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Landscape changes Google Maps can be scary and comforting at the same time

  1. Dec 29, 2012 #1
    Don't know where to put this really ..

    Just looked at an 1845 map of the area I was raised in and compared it to Google maps. There has been a tremendous amount of change, with industrial works, schools, roads - castles even -disappearing from the landscape and new roads and buildings appearing in places where once only the wildlife held sway. Even the 1907 map was less built-up (although the remains of that castle seem to have been buried under a race track) and the place where I lived from 5 to 12 was just fields. Much change has happened since I was a boy - the road where one set of grandparents lived is no longer there (mind you, the road wasn't there in 1892 but was in 1908 - looks like the result of building as many houses as practical in a remaining area occupied by few properties), one of the fields I walked is now home to a motorway (I think that's called a "freeway" in the colonies) and the little brook I used to dam is no more ... buried under the same 'civilizing' (ie, flattening of the area to build new houses) that took the little gullies I jumped my bike over. Even while I was a boy, my favourite pond (well, more of mini lake and marsh) was concreted over, leaving me mourning my "friends" the frogs, newts, fish, snails and reeds.

    On the other hand, it was nice to see that a particularly large oak I used to climb is still there as well as the 'new' parade of shops where I climbed along the outside of the 2nd floor walkway railings.

    However, it does leave me wondering how far the average urban or suburban child has to travel before they can encounter a bit of nature they can explore and play in and how that distance changes over time ... of course, I'd have kittens if I saw any of my children doing half of the things I used to do.
     
  2. jcsd
  3. Dec 29, 2012 #2

    jim mcnamara

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    I think it is a function of where you live, more than other factors.

    I'm in New Mexico, so let's compare that with Texas. The biggest sprawl here is Albuquerque. In Texas I think Dallas/Ft Worth wins the sprawl award.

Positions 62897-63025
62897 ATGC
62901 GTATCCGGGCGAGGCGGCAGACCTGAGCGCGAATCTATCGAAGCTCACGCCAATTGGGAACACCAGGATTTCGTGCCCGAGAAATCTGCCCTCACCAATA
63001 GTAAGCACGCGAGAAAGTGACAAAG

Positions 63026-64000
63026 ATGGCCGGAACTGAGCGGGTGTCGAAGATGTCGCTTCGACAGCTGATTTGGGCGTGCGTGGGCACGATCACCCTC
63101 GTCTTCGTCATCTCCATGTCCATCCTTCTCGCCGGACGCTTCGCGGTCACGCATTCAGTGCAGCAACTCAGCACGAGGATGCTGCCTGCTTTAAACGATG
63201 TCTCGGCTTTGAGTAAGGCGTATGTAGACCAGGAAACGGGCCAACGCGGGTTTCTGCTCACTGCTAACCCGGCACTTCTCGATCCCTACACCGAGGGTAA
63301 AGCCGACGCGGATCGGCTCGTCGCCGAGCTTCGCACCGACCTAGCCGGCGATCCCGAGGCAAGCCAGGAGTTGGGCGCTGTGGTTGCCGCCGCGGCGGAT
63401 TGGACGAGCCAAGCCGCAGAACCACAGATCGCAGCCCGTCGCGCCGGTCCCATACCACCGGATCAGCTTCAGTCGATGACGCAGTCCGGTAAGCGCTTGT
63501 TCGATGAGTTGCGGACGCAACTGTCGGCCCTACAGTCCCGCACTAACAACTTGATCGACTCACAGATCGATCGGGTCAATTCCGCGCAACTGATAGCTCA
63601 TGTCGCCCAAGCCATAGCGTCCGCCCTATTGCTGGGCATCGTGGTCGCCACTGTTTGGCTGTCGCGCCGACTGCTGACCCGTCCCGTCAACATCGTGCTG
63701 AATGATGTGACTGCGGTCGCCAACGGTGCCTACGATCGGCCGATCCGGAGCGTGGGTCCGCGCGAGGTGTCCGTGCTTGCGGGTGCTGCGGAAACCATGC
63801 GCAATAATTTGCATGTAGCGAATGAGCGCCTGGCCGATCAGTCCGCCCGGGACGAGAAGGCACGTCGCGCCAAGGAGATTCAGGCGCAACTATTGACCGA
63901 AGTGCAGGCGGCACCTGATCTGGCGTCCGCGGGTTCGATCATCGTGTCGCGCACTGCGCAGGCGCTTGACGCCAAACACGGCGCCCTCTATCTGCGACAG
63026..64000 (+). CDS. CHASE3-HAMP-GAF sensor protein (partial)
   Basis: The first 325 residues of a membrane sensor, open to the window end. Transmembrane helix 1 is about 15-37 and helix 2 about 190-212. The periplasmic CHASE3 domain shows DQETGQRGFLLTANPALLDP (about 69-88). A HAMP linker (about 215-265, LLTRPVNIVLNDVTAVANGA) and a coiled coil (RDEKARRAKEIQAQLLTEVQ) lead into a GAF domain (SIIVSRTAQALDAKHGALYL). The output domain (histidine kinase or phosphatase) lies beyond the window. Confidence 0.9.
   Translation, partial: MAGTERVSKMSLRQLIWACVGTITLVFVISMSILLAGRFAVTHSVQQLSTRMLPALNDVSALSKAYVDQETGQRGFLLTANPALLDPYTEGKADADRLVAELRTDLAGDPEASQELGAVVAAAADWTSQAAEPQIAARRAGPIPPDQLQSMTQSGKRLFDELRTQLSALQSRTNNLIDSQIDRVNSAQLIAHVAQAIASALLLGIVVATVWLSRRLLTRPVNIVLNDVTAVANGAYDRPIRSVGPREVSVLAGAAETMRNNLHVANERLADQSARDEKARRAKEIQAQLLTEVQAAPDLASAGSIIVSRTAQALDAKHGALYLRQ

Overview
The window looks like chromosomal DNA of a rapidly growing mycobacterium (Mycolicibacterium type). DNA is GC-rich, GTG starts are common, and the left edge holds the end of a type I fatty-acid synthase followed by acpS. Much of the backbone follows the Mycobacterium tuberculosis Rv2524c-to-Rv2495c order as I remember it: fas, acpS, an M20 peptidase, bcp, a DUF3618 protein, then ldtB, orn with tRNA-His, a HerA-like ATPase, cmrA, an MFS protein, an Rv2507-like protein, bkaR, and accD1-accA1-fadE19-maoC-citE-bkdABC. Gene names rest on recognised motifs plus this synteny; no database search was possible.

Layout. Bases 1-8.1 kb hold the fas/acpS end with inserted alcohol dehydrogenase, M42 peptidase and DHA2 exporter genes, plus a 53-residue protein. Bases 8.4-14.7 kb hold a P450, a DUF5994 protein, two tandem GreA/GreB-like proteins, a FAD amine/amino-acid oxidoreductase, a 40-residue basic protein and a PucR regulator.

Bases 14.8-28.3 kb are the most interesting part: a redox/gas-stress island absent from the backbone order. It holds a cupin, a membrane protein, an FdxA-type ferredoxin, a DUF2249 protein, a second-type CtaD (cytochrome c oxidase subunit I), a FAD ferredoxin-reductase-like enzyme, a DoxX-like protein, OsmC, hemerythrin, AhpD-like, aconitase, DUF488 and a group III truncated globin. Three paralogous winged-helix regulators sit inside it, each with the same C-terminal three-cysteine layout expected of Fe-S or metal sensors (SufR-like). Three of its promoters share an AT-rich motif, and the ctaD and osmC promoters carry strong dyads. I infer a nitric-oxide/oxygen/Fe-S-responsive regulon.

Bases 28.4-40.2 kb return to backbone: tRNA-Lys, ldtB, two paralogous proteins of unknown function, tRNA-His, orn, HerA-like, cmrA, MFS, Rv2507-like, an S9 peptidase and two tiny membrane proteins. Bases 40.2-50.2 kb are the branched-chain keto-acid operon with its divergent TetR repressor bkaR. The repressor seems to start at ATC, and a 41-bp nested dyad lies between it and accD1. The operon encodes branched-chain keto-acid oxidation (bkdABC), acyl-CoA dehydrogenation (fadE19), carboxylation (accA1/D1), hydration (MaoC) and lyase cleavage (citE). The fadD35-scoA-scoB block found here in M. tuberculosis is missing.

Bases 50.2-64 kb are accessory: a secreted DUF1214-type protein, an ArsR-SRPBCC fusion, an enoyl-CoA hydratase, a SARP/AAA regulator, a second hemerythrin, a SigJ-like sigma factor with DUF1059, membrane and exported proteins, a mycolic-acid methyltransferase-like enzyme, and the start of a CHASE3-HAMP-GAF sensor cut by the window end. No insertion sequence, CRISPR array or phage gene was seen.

In Albuquerque there are about 100 miles of bike trails and hiking trails along the Rio Grande Bosque (flood plain) and adjacent open spaces in the Sandia foothills.

    I have not seen anything comparable in Dallas/Ft Worth, generally IMO because there is very little public land in TX.

    I'm fairly old. And when I was little, just like you, outside Washington DC proper there was a lot of open space. Almost every wooded area I knew about is now wall-to-wall housing, because of uncontrolled urban sprawl. There are still small parks and the wooded area bounding the North Branch of the Potomac River - about 15 miles - has been preserved.

    So urbanized Maryland is between extremes: urbanized Texas -> urbanized New Mexico.
    The primary difference with the NE US corridor vs the Southwest: the sprawl goes from Boston to way South of DC. In Texas or NM you can drive for one hour and be out of the suburbs (not at rush hour....)

    The used-to-be cute little towns in Maryland are all mushed into one unending blob of suburbs.

    Sounds like hometown suffered the same fate.
     
  4. Dec 30, 2012 #3
    Indeed, the fate seems to be a world-wide one. The coast of (Greek) Cyprus is a good example - what was open beach with little or no permanent human presence is now a strip of buildings. The village my wife grew up in used to be isolated by fields but now forms part of the tendrils of Greater London that stretch out beyond its boundary, the M25 - a motorway that surrounds London and huge swathes of Middlesex, Surrey, Kent and Essex (the M25 is referred to by locals as the largest car park in the world due the free flowing nature of traffic during rush hour - http://en.wikipedia.org/wiki/M25_motorway#Popular_culture ). Greater London itself is a classic example of urban sprawl and the way it soaks up communities - http://en.wikipedia.org/wiki/Greater_London
     
  5. Dec 31, 2012 #4

    Evo

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    We moved here in 1993, there was nothing but fields and cow pastures for miles, now it's all apartments, houses and strip malls. It's amazing how quickly everything got paved over.
     
  6. Dec 31, 2012 #5

    Pythagorean

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    We had a tsunami here, which led to some road reconfigurations. Other than that it's all been developmental; clearing trees and constructing buildings.
     
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